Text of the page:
MH17 Shot Down In Attempt To Kill Vladimir Putin, Pro-Kremlin Paper Claims

Dustin Wicksell

A pro-Kremlin Russian newspaper has made a series of claims about the downing of Flight MH17, alleging that the disaster was a failed attempt by the Ukrainian air force to assassinate Vladimir Putin, under orders from a billionaire oligarch.

According to the Daily Mail, Russia's Komsomolskaya Pravda newspaper and Moment of Truth program allege that the downing of MH17 was conducted under the orders of oligarch Ihor Kolomoyskyi. The paper claims that Kolomoyskyi, a known enemy of Putin, received intelligence about the Russian president's aircraft, Plane Number One, and its intended landing site at Rostov-on-Don. They further allege that Kolomoyskyi ordered the Ukrainian air force to shoot down Putin's jet, setting in motion the events that led to the MH17 tragedy. The flight path of Putin's plane, they assert, was changed at the last minute, taking it to Moscow instead.

Though pro-Kremlin media outlets have long placed blame for the MH17 disaster on Ukraine, the Komsomolskaya Pravda story takes those assertions a step farther by identifying a Ukrainian army pilot that they allege shot down the plane. The report claims that Lt. Col. Dmitro Yakatsuts of the elite 299 squadron in the Ukrainian air force piloted an Su-25 aircraft, tailing flight MH17, and also alleges that the jetliner was hit by a 30mm projectiles from the military plane.

— Vladimir Putin News (@Putinizer) November 25, 2014

The report further claims that air traffic controller Anna Petrenko, based in Dnepropetrovsk, was in charge of MH17 when it was shot down. As proof of their allegations, the paper asserts that Petrenko and Yakatsuts have both disappeared to Dubai. TV presenter Andrey Karaulov claimed that the exact whereabouts of the pair are unknown.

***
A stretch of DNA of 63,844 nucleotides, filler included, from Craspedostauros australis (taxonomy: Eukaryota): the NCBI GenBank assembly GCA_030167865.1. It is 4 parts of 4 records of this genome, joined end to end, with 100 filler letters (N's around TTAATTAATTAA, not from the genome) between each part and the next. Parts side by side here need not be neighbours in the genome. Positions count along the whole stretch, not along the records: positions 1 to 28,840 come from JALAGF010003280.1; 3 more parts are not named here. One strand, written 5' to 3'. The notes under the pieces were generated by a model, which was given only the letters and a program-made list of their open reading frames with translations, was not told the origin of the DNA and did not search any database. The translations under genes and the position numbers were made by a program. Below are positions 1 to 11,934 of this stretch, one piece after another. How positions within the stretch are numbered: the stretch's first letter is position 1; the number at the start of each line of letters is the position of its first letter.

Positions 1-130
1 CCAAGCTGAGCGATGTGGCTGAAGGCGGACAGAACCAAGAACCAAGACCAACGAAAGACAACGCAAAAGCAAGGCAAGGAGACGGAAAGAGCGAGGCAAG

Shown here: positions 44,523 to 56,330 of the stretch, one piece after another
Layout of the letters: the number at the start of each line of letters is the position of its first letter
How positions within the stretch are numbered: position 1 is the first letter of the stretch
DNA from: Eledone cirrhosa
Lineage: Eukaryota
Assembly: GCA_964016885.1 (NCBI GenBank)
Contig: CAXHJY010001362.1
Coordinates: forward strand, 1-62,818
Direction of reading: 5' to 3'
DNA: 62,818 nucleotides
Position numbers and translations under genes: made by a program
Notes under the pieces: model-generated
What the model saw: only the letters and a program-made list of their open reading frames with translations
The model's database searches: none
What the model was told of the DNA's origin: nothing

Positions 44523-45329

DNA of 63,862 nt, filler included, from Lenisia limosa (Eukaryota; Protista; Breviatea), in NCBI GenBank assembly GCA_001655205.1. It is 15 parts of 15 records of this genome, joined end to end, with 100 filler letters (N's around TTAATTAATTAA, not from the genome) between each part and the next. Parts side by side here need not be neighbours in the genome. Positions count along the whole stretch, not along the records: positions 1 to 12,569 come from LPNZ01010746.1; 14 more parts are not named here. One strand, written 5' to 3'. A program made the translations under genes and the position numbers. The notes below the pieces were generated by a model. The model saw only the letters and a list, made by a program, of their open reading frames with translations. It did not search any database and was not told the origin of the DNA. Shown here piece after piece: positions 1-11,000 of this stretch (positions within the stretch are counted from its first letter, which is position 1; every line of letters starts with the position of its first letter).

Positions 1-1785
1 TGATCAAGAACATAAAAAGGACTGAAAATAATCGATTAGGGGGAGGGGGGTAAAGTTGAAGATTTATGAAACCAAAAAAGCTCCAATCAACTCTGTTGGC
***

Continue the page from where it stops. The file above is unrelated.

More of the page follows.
"No-one is searching for them. It is the first case in the world that an air traffic controller that was in charge of the crashed plane is urgently sent on holiday. She wasn't even interrogated," he asserted.

— brgsjk (@brgsjks) November 6, 2014

Vladimir Putin was returning from a trip to Latin America on the day that MH17 was brought down over Ukraine. The flight paths of both aircraft did indeed intersect over Poland, though MH17 and Putin's plane were 37 minutes apart. As the Inqusitr previously noted, rumors of a Ukrainian attempt to shoot down Putin's aircraft began to circulate shortly after the disaster.

During the Asia Pacific Economic Cooperation summit in November, Australian Prime Minister Tony Abbott discussed the MH17 disaster with Putin, having previously threatened to "shirtfront" the Russian president. According to the Guardian, Abbott indicated to Putin that he was in possession of evidence suggesting that MH17 had been destroyed by a missile from a Russian launcher fired in Ukraine.

While it is not immediately possible to asses the validity of claims that the MH17 disaster was tied to an attempt on Putin's life, Western experts have warned about Russian efforts to mask the true cause of the crash.

[Image: AP via the Daily Mail]